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5 Ways to Work ON Not IN Your Business

Only by hitting pause and working ON your business will you ensure you are in the driver's seat.


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Cynthia Lockrey

3 years ago | 4 min read

As business owners and entrepreneurs, it’s easy for the days and months to fly by as you have your head down, busy satisfying customers and managing staff. While this may help keep your business running, it won’t allow it to grow in a strategic way. Only by hitting pause and taking the time to work ON your business will you ensure you are in the driver’s seat.

I recently was reminded of the importance of this lesson.

Earlier this year I took part in a one-day retreat with a group of fellow entrepreneurs. While the retreat sparked a number of ideas, I knew I needed to dig a bit deeper.

So, I booked a half-day session with my business coaches from LeapZone Strategies. Yes, it was an investment of time and money, but I knew it was key to growing my business on my terms.

When I’ve shared with fellow entrepreneurs the great learnings from my day, I often hear “I’d love to do that, but I’m just too busy. I could never slip away for a day.”

Seriously?? If your organization (even if you’re a sole proprietor) can’t exist without you being present 100% of the time, then it’s not sustainable.

Here are some reasons why it’s important to take time to work ON your business not IN your business (and lessons learned from my coaching session).

1. Create space

Whether you hire a business coach, host a management retreat (even if it’s virtual) or clear a day from your calendar, what’s important is you set aside space to plan. Make sure you remove all distractions. This means your phone is off, you have no meetings to break your concentration and you are in a space that sparks creativity, not your usual working space.

For me, I was able to meet in-person with my coach (respecting physical distancing) in her space, which is designed to spark creativity. This allowed us to really dig into my values, my client work, what’s working, and identify new business opportunities based upon my strengths.

2. Follow your passion

As you think about how you want your business to grow, dig in to your passions. What do you love about your business? What gets you excited, motivated and inspired? What are the tasks that come easy to you, and what task do you need to delegate?

As you explore your passions, you may find there are untapped products, services or markets.

I discovered I spend a lot of time coaching my clients on communications skills and techniques, but don’t offer coaching services. Rather, it’s wrapped into my work with them. My coach helped me realize the value of offering a new stand-alone service that not only is something I enjoy, but also benefits my clients. I’m now offering communications coaching sessions which are independent of project work, to help my clients build their knowledge and confidence.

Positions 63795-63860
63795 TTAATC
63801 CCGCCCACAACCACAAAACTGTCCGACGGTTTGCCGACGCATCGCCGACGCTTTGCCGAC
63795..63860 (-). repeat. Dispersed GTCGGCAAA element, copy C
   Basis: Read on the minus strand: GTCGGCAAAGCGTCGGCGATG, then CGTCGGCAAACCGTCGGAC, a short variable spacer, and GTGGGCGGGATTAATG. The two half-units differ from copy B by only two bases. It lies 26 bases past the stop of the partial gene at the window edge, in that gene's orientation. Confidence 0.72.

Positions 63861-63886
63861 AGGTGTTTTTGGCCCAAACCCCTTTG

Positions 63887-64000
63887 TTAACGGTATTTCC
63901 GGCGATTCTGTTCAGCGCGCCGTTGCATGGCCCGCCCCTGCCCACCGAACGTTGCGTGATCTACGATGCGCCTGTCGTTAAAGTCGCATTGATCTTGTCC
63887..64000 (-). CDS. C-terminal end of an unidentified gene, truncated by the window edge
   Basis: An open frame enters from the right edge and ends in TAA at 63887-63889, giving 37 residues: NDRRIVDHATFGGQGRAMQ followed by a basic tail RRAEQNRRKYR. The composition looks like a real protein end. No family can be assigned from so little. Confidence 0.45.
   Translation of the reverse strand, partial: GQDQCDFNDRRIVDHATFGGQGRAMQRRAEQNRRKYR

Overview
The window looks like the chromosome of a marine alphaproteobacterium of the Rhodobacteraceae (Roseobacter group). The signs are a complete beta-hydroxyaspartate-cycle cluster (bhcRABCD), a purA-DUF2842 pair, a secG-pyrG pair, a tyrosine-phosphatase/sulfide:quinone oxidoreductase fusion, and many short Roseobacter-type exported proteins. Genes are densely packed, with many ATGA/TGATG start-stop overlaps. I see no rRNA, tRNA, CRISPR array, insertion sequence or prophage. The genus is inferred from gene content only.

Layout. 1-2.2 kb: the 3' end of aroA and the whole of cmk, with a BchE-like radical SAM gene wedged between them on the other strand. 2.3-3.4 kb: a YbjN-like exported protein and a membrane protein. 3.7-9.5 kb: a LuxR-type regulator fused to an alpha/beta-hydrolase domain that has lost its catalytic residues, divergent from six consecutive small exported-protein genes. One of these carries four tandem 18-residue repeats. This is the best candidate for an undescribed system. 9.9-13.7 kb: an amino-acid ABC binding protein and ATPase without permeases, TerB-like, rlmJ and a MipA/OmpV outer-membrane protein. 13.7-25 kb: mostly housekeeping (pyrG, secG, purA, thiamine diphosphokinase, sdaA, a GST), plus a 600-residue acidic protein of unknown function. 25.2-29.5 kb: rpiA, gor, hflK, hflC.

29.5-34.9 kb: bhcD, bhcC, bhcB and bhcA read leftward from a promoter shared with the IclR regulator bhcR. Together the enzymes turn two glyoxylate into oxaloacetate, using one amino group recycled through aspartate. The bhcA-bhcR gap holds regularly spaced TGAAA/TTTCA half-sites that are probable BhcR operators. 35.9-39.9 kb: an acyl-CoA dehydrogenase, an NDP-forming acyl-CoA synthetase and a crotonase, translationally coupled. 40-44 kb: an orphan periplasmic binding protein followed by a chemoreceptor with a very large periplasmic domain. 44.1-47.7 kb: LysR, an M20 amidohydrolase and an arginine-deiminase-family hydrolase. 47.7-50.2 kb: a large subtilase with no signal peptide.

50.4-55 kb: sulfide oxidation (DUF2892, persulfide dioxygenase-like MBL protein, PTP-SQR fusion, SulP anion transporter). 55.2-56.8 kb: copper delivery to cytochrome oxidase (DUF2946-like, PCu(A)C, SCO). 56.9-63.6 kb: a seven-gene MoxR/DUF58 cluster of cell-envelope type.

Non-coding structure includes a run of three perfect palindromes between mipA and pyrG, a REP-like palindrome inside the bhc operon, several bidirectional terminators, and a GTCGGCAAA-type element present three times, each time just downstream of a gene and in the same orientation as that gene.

3. Brainstorm

Don’t enter this session with a pre-set plan. Yes, it’s okay to have some broad areas for discussion, but you want to ensure there’s space for creativity. As innovation is the by-product of creativity, by skipping this step you won’t be able to innovate.

How do you do this? By being setting time for brainstorming. If you work with a team, make sure everyone knows the rules – there are no right or wrong ideas. This is a safe space where all ideas are welcome. And the words – yes but – are not allowed to be used.

For those of you who are self-employed, these rules apply to you too. Give yourself permission to explore the possibilities – free of judgement.

4. Be accountable

Now here’s the tough part – carving out space to implement the new ideas or your vision for the future. There is no magic fairy who will make this happen. You need to set aside time to ensure your ideas become a reality.

I have a list of ideas that were generated from my time with my coach that need further refinement so they can take shape. Despite having a busy client load, I am planning to book a couple of nights in a B&B, ensuring I have the time and creative space to do the work that’s needed.

Being a mom of two kids, I know if I don’t carve the time I need, the new ideas will just be ideas.

5. Regular check-ins

While this all sounds great, working on your business can’t be a once a year event. You need to carve time throughout the year to see what’s working, what’s not working and make the necessary refinements.

This is why it’s important to have someone who holds you accountable. Whether it’s a business coach, staff member or fellow entrepreneur, you need to have someone who helps ensure you don’t spend months with your head down working, not taking the time to pause and evaluate.

As I continue reflecting on the aha moments from my time with Isabelle and Margarita from LeapZone Strategies, I’m excited about the future that lies ahead of me. It’s a future that fits with my values and passions, allowing me to not only provide my clients with the level of service they deserve, but also give me space to grow as a person and professional.

I encourage you to look at how you can create space to work on your business so you are in the driver’s seat, setting the course for your future.

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Cynthia Lockrey

Cynthia is a speaker, writer, advocate & public relations professional who's passionate about helping people share their stories & be heard! Having worked in pr for over 20 years, she's understands how to make a personal connection through clear communications www.howtocommunications.com


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